Dr. Z will answer select user questions each week in his NFL mailbag.
I asked him if this game vindicated his type of football.
"It's never needed it," he said without breaking stride. "It's that other stuff that needs vindication."
Giants' owner Wellington Mara, who'd overhead the exchange, later told me that it was his favorite quote from that Super Bowl.
With his players, though, Parcells was far from conventional. He preached togetherness, as all coaches, do, but certain players were special, and everybody knew it. When Lawrence Taylor was having his drug troubles toward the end of his career, a group of veterans approached Parcells and told him he had to do something.
"He nods off, he goes to sleep in meetings," they said. Parcells told them he'd take care of it. How could he tell them that of all the players he'd ever coached, no one had ever touched his heart to the extent that Taylor did, except for maybe Mark Bavaro? Or maybe he could have told them about the Sunday night in New Orleans in November 1988, when Taylor had separated his shoulder and was a doubtful starter, but he played anyway.
Between plays his arm was hanging at his side, practically useless. Sometimes he would be doubled over in pain. But he turned the game around with three sacks and two forced fumbles. The Giants won by a point.
After the game Parcells knelt down by Taylor's locker and they touched foreheads.
"I didn't think you'd make it," he said.
"I didn't think so, either," Taylor said.
Sometimes Parcells operated on pure instinct.
"We were playing in Cincinnati," Phil Simms said. "To be honest, I was getting tired of that buttoned up offense he ran, and I was going to say something, but on the morning of the game, he came over to me and said, 'You know, Simms, I think you can pass on this team. I think you can throw for a lot of yards on them.'
"I was shocked. It came out of nowhere. We just opened up the offense that day. I threw for 513 yards. It's still a Giant record."
I used to try to analyze Parcells' drafts. I remember asking him about Carl Banks, whom he had taken in the first round in 1984.
"Why a linebacker?" I asked him. "I mean you've got Byron Hunt and LT and Gary Reasons and Harry Carson. How many can you play at once?"
"You watch," he said. "This one's gonna be special."
Banks became a Pro Bowl linebacker, and one of the greatest in the modern era at playing over the tight end.
On a Giant team loaded with offensive linemen, especially, guards, Parcells brought in a guard from Iowa, Bob Kratch, in the third round in '89. Again, I was puzzled and I asked Parcells about it.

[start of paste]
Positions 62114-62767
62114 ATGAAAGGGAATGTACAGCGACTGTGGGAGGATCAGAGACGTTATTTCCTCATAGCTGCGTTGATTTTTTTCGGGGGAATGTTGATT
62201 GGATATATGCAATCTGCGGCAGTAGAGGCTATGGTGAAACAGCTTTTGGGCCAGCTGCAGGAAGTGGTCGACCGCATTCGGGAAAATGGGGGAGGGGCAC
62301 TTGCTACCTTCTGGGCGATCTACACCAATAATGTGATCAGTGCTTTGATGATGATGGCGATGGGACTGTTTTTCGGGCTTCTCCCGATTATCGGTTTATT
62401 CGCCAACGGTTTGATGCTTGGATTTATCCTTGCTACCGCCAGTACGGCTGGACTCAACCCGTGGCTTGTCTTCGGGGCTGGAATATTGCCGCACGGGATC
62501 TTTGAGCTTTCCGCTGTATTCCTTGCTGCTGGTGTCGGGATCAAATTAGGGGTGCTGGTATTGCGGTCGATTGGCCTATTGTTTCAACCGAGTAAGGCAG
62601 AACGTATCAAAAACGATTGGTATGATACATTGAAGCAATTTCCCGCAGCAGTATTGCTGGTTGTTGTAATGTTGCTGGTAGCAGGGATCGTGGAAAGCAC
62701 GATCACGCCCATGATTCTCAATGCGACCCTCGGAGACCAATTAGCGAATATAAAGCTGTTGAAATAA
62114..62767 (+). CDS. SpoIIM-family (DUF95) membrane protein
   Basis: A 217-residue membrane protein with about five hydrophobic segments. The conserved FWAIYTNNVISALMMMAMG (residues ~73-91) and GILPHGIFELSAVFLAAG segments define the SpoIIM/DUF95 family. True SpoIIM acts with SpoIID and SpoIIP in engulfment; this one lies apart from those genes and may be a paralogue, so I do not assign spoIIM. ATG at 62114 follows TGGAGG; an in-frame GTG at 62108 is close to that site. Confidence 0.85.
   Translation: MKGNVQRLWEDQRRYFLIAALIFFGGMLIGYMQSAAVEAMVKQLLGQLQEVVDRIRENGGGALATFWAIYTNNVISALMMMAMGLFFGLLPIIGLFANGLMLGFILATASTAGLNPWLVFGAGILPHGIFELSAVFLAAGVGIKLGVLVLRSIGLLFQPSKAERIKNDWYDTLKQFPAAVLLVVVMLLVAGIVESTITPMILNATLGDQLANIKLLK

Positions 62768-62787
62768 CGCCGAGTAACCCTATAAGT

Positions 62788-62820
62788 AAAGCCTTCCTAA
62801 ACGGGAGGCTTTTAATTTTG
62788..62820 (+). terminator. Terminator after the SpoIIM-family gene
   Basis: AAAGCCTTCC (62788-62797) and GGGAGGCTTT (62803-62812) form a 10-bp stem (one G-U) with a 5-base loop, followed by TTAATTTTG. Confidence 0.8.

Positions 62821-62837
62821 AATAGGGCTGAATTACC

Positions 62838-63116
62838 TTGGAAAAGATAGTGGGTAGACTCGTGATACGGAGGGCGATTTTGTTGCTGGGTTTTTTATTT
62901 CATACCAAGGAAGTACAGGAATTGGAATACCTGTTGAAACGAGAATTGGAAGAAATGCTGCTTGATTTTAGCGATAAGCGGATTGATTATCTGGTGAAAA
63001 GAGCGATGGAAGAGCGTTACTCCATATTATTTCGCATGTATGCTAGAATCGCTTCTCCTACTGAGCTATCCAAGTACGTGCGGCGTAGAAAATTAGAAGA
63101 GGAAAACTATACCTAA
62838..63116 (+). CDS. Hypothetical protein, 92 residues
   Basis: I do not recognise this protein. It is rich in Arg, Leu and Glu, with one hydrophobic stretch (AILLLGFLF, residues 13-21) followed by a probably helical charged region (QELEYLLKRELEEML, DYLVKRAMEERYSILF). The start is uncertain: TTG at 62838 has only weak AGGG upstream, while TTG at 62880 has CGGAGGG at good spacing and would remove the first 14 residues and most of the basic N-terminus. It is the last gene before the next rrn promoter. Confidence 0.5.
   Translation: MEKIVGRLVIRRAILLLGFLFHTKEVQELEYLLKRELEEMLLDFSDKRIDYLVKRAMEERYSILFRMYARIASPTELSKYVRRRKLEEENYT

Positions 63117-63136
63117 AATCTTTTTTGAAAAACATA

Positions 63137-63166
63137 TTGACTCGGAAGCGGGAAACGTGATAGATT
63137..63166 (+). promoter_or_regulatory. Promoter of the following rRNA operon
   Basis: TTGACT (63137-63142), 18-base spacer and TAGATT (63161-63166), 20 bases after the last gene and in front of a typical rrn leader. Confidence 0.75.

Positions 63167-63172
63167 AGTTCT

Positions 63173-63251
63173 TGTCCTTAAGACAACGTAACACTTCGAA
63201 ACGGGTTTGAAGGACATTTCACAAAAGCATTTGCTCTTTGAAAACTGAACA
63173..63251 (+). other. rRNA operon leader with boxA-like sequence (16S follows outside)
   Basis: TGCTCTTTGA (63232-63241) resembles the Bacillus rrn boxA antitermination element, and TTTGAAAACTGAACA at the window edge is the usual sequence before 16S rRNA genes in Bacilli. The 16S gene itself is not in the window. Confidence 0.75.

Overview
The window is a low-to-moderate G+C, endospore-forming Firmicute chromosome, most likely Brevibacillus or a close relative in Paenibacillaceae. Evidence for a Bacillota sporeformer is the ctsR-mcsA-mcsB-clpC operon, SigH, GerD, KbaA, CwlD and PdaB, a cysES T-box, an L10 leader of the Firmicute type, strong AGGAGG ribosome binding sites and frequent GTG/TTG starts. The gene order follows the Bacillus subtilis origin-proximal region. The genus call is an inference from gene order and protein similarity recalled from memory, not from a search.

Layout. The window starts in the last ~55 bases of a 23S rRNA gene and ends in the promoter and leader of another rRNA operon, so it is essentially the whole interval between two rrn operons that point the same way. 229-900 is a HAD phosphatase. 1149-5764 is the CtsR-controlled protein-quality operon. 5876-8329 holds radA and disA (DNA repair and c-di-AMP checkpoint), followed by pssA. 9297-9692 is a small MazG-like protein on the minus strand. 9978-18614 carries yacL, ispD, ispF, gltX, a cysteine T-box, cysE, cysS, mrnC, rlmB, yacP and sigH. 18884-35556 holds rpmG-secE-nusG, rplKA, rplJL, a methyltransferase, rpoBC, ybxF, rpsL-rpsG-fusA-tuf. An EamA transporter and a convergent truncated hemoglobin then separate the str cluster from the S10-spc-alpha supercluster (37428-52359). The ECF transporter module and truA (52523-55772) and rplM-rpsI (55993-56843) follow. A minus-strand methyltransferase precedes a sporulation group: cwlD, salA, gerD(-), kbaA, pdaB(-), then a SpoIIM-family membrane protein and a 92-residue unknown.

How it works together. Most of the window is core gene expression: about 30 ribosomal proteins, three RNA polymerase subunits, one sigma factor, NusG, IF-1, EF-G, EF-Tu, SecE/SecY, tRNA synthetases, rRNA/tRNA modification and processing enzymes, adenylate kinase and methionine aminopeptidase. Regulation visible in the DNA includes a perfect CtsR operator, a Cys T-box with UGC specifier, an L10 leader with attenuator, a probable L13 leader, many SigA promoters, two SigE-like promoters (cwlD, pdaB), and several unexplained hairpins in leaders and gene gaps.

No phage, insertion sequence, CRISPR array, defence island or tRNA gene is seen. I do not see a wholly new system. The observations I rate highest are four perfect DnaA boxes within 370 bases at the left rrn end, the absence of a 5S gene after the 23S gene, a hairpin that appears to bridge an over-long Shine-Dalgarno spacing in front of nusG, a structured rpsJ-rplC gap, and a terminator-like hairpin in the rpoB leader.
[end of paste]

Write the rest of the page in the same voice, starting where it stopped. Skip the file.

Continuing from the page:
"What's the toughest team for us in the division?" he said.
"Eagles," I said.
"Who are their defensive tackles?" he said. I answered Jerome Brown and Mike Pitts. I was starting to get the picture.
"When you're playing guys like that twice a year," he said, "you can't have enough guards on your roster."
I had an interesting relationship with him through the years, never what you'd call friendly, but polite. All questions would be politely answered. Then in March 2003, a few months after he'd been hired to coach the Cowboys, I attended the NFL spring meetings in Phoenix. It was the last one Parcells went to.
One afternoon I was sitting in the lobby of the Arizona Biltmore, the site of the meetings, waiting to talk to someone, when Parcells came over. "Mind if I join you?" he asked. No, hell no, I didn't mind.
He just started talking, kind of a stream of consciousness thing. He talked about the kind of teams he tried to build with the Giants, how he always put more value on the tough positions, linebacker, tight end. It was an unusual and revealing part of himself.
"I'll bet you can remember every tight end and linebacker I ever had there," he said, "but you can't remember the DB's and wide receivers I had on my Super Bowl teams."
I tried. A few names drifted up ... Mark Collins, Mark Haynes, Bobby Johnson, Phil McConkey, but nothing I could really nail. He was right, as usual. So we talked for a while, the philosophy of building personnel, some of the game's trends, his particular likes and dislikes.
"I never was entranced by the big backs," he said. "I mean the really big ones, 250 and higher. They just don't seem to hold up for long. Aside from Christian Okoye, which of them ever had a really productive career?"
It was fascinating. A few days later I ran into his daughter, Dallas, who's married to Scott Pioli, the Patriots' personnel director. I told her how mystified I was that her dad had just come over and opened up like that.
"It's because you're an old-timer," she said, "because you remember his old Giant teams. He's lonely down there in Dallas. He likes to talk to the old-timers."
He has remained friendly ever since. Hell, he's an old-timer himself. A pair of old-timers, that's us. I don't question his decision to leave the Cowboys. I'm not going to knock myself out trying to solve the puzzle. I just hope he finds what he's looking for.